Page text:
The doors were also an important appearance feature.    The prototype structure would typically have a set of double doors for each track.   The diagram at the right shows such an arrangement.   It would be impossible to make scale door framing with sufficient strength to support the 8 doors.  Instead, it was decided to use use just two doors but trim them as if there were 8 doors.  
Photo on the right shows the actual doors.   The trim is made of  thin strips of the Trex composite material.  
The frames for the doors are made of 3/4" X 1/8" angle with a cross piece of 1 1/2" channel.  These pieces were welded together.  The hinges came without holes. They are attached with 1/4"-20 stainless steel button head cap screws.   Sleeves 1/2" OD and 1/4" ID for the hinge screws were welded to the angle frame so that the hinge screws would not crush the vinyl siding.   Tee nuts were used on the long hinge screws into the wood framing around the doors.   The trim strips of 1/2" thick Trex were attached to the angles and channels with 8-32 stainless button head cap screws.  The trim strips hold the vinyl siding in place against the angles and channel.   

Roof:  The roof panels are 3 foot wide and provided the exact length required by a local supplier.   The panels are secured with self sealing screws through the panels into the framework.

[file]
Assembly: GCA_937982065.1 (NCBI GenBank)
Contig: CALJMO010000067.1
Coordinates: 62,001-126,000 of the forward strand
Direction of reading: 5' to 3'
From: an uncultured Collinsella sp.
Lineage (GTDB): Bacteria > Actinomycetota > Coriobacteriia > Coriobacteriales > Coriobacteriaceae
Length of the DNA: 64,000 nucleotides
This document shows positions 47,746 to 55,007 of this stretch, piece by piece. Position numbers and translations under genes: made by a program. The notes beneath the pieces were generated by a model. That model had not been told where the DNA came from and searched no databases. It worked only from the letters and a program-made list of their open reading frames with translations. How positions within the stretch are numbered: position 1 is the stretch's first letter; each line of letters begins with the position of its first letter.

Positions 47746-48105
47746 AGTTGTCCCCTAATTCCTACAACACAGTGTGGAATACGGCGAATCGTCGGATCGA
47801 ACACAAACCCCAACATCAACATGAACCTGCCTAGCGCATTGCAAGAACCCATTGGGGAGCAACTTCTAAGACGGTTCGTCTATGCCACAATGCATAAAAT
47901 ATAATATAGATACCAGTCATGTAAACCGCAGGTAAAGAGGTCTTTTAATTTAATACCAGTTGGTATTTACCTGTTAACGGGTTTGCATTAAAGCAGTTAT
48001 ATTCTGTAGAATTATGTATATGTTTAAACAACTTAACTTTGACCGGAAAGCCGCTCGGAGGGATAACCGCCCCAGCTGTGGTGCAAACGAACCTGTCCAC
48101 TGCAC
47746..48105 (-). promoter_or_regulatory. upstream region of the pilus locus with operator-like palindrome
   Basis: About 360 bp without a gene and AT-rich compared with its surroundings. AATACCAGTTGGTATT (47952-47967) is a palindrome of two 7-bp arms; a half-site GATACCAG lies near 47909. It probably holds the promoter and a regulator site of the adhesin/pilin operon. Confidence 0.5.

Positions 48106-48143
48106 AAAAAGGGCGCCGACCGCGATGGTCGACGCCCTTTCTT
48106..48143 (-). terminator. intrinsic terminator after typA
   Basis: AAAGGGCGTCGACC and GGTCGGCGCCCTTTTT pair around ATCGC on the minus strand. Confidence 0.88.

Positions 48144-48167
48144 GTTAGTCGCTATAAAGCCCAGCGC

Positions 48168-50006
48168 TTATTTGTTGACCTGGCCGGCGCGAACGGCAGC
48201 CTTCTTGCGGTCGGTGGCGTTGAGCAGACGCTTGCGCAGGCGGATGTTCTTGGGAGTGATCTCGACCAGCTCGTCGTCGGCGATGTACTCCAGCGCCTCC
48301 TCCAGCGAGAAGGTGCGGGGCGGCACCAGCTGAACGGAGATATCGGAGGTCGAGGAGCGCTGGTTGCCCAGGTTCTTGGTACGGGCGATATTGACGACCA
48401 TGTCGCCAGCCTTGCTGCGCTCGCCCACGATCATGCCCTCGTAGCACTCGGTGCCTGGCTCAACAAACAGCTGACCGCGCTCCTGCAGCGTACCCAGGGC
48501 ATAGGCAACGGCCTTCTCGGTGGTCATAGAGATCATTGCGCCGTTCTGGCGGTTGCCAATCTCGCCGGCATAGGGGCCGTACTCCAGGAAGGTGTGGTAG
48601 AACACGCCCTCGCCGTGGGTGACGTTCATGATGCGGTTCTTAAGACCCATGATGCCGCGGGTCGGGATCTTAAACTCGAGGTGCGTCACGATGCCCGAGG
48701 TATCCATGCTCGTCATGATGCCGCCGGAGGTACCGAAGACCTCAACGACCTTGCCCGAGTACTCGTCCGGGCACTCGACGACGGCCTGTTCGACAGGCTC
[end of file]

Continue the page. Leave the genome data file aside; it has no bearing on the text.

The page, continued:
Track:  The initial thought was to use switches to route to the four tracks in the engine house, to a siding and to a steaming bay.  That would require five switches plus a considerable length of lead track.    A turntable was considered but it would be difficult to make a flat spot wide enough for a turntable in the area leading up to the engine house.   The rotary switch shown in the diagram on the right was selected as the best option.  The switch bridge is 10' long which is greater than my largest locomotive.   A train of any length can go through the switch when it is set to the siding position shown in the diagram.    

 

The photo above shows the actual track arrangement before the final ballasting of the tracks. The locomotive is on the steaming bay track.  The siding next to the steaming bay track was extended another 20 feet after the photo was taken.    

This photo shows the Heisler on the steaming bay.    There is an electrical receptacle on the steel trestle tower just to the left of the steaming bay.  Compressed air (needed to bring steam up on the oil burners) is piped from the compressor in the back of the engine house to a quick connect on the post supporting the end of the steaming bay.  More fill, gravel and ballast was added after this photo was taken.   

Photo above shows John Buckwalter on his narrow gauge Shay pulling a string of (standard gauge) log cars across the rotary switch at the Mill Creek Central Logging Locomotive Meet October 12-14, 2012.

Above photo shows the Raccoon Valley Shay and Heisler fired up and ready to pull a string of log cars up the logging line.  Photo was taking at the Mill Creek Central Logging Locomotive Meet October 12-14, 2012.